chronos.chschmid.com

I use my TI chronos watch to control my bedroom light. This site contains information on how the whole thing evolved and how it works. To get a rough idea about the project you might want to watch the short video below.

Table of Contents

1. Introduction
    1.1 The Story Behind the Project
    1.2 The Hardware
2. Reverse Engineering the Communication
3. TI SmartRF Studio
4. Code Composer Studio: C Code
5. I want to hear from you!

1. Introduction

1.1 The Story Behind the Project

I installed a dimmer in my bedroom about a year ago. It comes with a remote control that allows you to switch the light on and off, as well as to dim the light. About two month ago ordered the TI chronos.

Hey wait a minute: They both operate at 868 MHz. So it should be possible to make the TI chronos control the dimmer. Well, the idea was born, now it was time to knuckle down ;)

1.2 The Hardware

This project combines

The TI chronos comes with a very detailed documentation and also Conrad even provides a schematics for the dimmer (Click links below).

The dimmer comes with a remote control which allows to switch light on and off. If the button on the remote is held down, instead of pressed just once, the brightness can be adjusted.

2. Reverse Engineering the Communication

The goal is to emulate the signals sent by the remote control with the TI chronos watch. Therefore the first step is to characterize the RF signal transmitted by the remote control. The problem can be tackle using two approaches. One can either try and understand the schematics provided above or one can perform measurements. The schematic has one flaw, that is it does not describe the RF module, so no information about the modulation scheme, packet format and so on.

Thus I went with the measurements first. A session at the spectrum analyzer and a 10 GS/s oscilloscope soon showed the commands are sent using OOK (On/Off shift keying) at a carrier frequency of 868.35 MHz. The signal that goes into the RF module simply turns an SAW oscillator on and off. The chip that is used to generate the transmit data is a HT12E encoder (http://www.holtek.com/english/docum/consumer/2_12e.htm). As long as the button is pressed the encoder generates a signal that is repeated periodically. The following figures show the signal as measured with an oscilloscope.

It turned out that a minimum of 6 code cycles are required for the dimmer to switch the light on and off. If more code cycles are transmitted the brightness starts to change.

The exact code generated by the encoder is hardwired into the remote control by soldering, as can be seen below (click to enlarge).

The last four bits are always zero but the first eight bits are set by soldering at the encoder’s pins. The encoder prepends a zero and then generates a stream of three bits for every single input bit (a total of 3+8*3+4*3=39 bits) which are then transmitted by the TX module (see oscilloscope plots above and, which matches the code of the remote in the photo). I now even have two dimmers in my apartment, no measurements were required for the second dimmer, as the code can be read from the soldering.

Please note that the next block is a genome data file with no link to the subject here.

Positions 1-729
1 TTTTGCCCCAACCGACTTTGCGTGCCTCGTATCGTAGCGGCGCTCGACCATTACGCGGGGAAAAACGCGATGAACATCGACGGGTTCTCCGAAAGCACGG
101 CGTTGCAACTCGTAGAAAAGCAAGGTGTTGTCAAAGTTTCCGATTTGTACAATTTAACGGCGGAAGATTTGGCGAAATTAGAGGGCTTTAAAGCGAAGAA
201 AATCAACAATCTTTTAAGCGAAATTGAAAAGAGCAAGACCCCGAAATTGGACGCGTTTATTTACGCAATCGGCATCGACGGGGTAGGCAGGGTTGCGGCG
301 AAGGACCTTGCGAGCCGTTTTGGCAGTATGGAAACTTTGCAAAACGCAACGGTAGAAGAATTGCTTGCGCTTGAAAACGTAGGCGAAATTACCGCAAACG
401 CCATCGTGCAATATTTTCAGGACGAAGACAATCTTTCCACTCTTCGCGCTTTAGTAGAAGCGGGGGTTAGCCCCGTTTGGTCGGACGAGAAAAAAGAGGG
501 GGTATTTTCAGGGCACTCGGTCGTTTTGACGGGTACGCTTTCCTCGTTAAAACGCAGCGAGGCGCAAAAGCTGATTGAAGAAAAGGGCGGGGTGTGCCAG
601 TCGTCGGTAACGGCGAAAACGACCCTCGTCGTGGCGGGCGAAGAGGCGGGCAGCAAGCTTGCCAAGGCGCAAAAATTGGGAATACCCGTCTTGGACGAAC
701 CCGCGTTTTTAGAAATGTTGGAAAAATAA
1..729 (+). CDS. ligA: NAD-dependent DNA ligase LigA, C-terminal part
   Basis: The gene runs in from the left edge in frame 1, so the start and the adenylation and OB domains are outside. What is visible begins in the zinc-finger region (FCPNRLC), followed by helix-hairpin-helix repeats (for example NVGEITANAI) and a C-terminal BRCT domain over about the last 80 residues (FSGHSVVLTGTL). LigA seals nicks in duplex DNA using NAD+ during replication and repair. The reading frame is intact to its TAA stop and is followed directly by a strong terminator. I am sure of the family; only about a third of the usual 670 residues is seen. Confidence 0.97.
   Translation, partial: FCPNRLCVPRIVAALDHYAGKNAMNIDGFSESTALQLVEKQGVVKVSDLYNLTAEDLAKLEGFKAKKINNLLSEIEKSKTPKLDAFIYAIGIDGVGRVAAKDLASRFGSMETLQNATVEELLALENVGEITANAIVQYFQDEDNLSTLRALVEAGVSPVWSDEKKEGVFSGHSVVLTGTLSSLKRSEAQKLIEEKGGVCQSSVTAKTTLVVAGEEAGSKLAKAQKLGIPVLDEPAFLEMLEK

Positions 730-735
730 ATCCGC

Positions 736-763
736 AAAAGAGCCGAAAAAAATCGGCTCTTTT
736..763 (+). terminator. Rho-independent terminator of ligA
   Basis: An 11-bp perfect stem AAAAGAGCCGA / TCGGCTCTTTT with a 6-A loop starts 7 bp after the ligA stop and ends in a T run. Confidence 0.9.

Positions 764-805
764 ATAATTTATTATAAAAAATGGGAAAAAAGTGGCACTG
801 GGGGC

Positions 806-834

Click here to download a zip file that contains measurement data and MATLAB code to extract the data to be sent by the TI chronos. Simply run “runDataExtraction.m”. “runEncodeData.m” will produce the hex code for a given solder mask.

3. TI SmartRF Studio

Now it is time to test the code obtained from 2. Reverse Engineering the Communication with the TI chronos to see weather it works or not. I just connected the chronos to the computer via the debug interface and started TI SmartRF Studio (http://focus.ti.com/docs/toolsw/folders/print/smartrftm-studio.html)

First I used the “Packet TX” mode, after adjusting all the required RF settings suddenly, like magic, the light turned on and off. In a next step I tried the “RF Device Commands” mode. This is a little bit trickier, you have to set all the strobes yourself. At first it did not work as I never used the FSCAL strob, but then I found the following routine to be working:

1. Initialize register settings: Press “Pkt TX” button
2. Set the RF parameters to your requirements, in my case (click to enlarge):

SmartRF Studio 7

3. Write TX FIFO (Write data to TX FIFO)
4. SCAL Strobe (Calibrate PLL)
5. STX Strobe (Transmit the command)

Tada, the light goes on or off every time STX strobe is set. After the first run, you can skip 1 and 2, just loop 3-4. Now it was time to export the register settings for the C code to be implemented in 4. Code Composer Studio: C Code, so I enabled the register view and used the “Register Export” feature. Which format works best for you depends on how you write your C program.

4. Code Composer Studio: C Code

What can I say, here’s the complete source code: download source code.

First of all, what are the changes from a user point of view: Compared to the original software there’s not much of a change, only two things: The primary first (L1) and second line (L2) modules (the ones that show the time and the date) loose their secondary view mode. So the up and down keys will no longer show the seconds or the year. But come on: Who needs to know what year it is, or the exact second. Instead these buttons will cause the two codes for my two dimmers to be transmitted.